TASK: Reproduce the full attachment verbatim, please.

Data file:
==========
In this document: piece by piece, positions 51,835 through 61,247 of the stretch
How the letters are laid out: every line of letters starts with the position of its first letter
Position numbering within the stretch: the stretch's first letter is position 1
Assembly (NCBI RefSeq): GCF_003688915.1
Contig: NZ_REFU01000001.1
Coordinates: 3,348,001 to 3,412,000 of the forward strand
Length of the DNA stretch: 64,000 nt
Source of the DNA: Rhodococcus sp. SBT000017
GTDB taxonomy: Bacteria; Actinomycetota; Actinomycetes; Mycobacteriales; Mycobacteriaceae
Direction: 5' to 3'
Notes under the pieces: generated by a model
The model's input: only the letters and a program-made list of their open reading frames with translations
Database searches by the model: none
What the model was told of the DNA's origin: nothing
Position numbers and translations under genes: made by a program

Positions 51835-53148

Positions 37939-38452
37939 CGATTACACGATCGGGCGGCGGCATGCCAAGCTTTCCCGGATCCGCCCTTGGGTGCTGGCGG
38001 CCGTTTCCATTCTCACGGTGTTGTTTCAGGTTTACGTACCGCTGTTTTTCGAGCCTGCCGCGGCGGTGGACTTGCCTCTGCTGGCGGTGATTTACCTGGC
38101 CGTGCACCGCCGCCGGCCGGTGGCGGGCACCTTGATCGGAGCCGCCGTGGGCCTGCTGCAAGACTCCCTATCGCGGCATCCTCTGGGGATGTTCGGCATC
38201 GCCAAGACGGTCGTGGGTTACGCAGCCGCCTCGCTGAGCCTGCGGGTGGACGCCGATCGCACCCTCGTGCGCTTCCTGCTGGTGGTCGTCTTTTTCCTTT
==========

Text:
In this document: piece by piece, positions 51,835 through 61,247 of the stretch
How the letters are laid out: every line of letters starts with the position of its first letter
Position numbering within the stretch: the stretch's first letter is position 1
Assembly (NCBI RefSeq): GCF_003688915.1
Contig: NZ_REFU01000001.1
Coordinates: 3,348,001 to 3,412,000 of the forward strand
Length of the DNA stretch: 64,000 nt
Source of the DNA: Rhodococcus sp. SBT000017
GTDB taxonomy: Bacteria; Actinomycetota; Actinomycetes; Mycobacteriales; Mycobacteriaceae
Direction: 5' to 3'
Notes under the pieces: generated by a model
The model's input: only the letters and a program-made list of their open reading frames with translations
Database searches by the model: none
What the model was told of the DNA's origin: nothing
Position numbers and translations under genes: made by a program

Positions 51835-53148

Positions 37939-38452
37939 CGATTACACGATCGGGCGGCGGCATGCCAAGCTTTCCCGGATCCGCCCTTGGGTGCTGGCGG
38001 CCGTTTCCATTCTCACGGTGTTGTTTCAGGTTTACGTACCGCTGTTTTTCGAGCCTGCCGCGGCGGTGGACTTGCCTCTGCTGGCGGTGATTTACCTGGC
38101 CGTGCACCGCCGCCGGCCGGTGGCGGGCACCTTGATCGGAGCCGCCGTGGGCCTGCTGCAAGACTCCCTATCGCGGCATCCTCTGGGGATGTTCGGCATC
38201 GCCAAGACGGTCGTGGGTTACGCAGCCGCCTCGCTGAGCCTGCGGGTGGACGCCGATCGCACCCTCGTGCGCTTCCTGCTGGTGGTCGTCTTTTTCCTTT